THE OTHER CAPITAL: In the LA Times, Phil Willon reports on Gavin's trip to Washington:
"Gov. Gavin Newsom’s only encounter with President Trump during a two-day trip to Washington this week for the National Governors Assn. convention amounted to a quick handshake and brief chat. Instead, the Democratic governor invested time with top administration officials, hoping to smooth tense relations with the White House that could obstruct federal assistance in addressing critical issues facing California.
Newsom’s closed-door meetings on Monday with acting U.S. Interior Secretary David Bernhardt, Energy Secretary Rick Perry and the head of the Federal Emergency Management Agency focused in great part on billions of dollars in promised federal disaster relief, funds being counted on following the state’s deadly 2018 wildfires."
Gavin tweeted a picture yesterday from the Speaker's balcony with Nancy.
CAGOP: For CALmatters, Ben Christopher looks at the weekend's election of Jessica Patterson as chair of the California Republican Party.
"That hissing emanating from Sacramento is the sound of the entire California Republican Party establishment breathing a sigh of relief.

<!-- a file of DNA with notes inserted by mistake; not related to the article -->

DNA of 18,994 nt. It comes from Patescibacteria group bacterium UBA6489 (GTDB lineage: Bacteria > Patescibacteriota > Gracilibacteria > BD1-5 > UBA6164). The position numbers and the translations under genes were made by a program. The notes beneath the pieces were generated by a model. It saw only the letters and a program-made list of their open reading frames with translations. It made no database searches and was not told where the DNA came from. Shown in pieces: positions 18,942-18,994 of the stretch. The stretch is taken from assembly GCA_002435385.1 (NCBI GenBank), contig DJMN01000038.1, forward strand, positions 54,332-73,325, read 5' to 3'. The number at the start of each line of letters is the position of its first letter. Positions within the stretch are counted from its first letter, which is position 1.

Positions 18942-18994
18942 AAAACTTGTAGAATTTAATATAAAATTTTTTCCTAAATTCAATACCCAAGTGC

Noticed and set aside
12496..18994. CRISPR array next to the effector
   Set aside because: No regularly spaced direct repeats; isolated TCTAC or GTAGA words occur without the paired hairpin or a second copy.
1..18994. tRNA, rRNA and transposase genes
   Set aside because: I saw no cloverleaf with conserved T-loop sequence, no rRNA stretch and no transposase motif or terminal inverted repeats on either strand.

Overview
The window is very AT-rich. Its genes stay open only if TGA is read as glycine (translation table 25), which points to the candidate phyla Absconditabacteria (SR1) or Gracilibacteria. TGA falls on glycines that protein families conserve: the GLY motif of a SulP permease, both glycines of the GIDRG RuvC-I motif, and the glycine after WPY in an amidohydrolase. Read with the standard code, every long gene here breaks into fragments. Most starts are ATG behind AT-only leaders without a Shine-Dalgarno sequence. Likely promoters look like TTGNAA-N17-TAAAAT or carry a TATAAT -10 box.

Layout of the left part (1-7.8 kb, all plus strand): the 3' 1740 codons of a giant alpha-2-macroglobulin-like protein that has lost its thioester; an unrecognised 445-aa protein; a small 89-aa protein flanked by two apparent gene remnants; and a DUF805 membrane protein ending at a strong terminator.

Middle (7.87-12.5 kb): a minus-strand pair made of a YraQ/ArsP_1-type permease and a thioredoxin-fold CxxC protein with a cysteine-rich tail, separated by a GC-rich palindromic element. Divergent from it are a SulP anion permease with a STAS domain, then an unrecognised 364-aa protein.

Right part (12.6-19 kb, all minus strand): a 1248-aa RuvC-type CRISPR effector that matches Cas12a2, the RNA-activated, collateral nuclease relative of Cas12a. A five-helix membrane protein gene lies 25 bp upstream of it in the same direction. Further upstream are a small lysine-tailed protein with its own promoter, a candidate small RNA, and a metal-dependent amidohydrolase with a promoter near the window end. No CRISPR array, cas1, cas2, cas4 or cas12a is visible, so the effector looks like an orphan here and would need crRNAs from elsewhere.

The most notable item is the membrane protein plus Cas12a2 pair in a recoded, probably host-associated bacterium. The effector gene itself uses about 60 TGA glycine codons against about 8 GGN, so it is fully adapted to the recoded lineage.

At the party’s weekend convention, state GOP delegates selected Jessica Patterson, a millennial Latina with a lengthy resume as a behind-the-scenes party operator, as their new chair.
Depending on whom you ask, Patterson’s election offers a ray of hope for a struggling party, marks the continuation of a failed strategy, or is bound to make absolutely no difference for a party tethered to an unpopular president."
Both [Travis] Allen and [Steve] Frank argued that the party’s core problem was not its association with President Trump, whose approval numbers hover around one-third, but its failure to adequately fund voter registration efforts.
After winning, Patterson invited Allen and Frank to lead a newly created “voter registration task force.”
In the OC Register, Jeff Horseman asks exactly where Patterson plans to take the party.
"The former chief executive of California Trailblazers, which recruits and trains Republican candidates, Patterson takes over a state party that has slipped badly in recent years and took a particularly tough loss in the 2018 midterms. Republicans lost half of their 14 House seats from California in November and lost enough state Assembly and Senate seats to give Democrats supermajority status in Sacramento.
The GOP brand also has lost ground. With just 24 percent of voters in California now registering as Republicans, the party is No. 3 in the state, trailing Democrats and No Party Preference."
HARRIS 2020: Following up on her endorsement by Governor Newsom, Kamala is out with several other statewide endorsements for her presidential bid: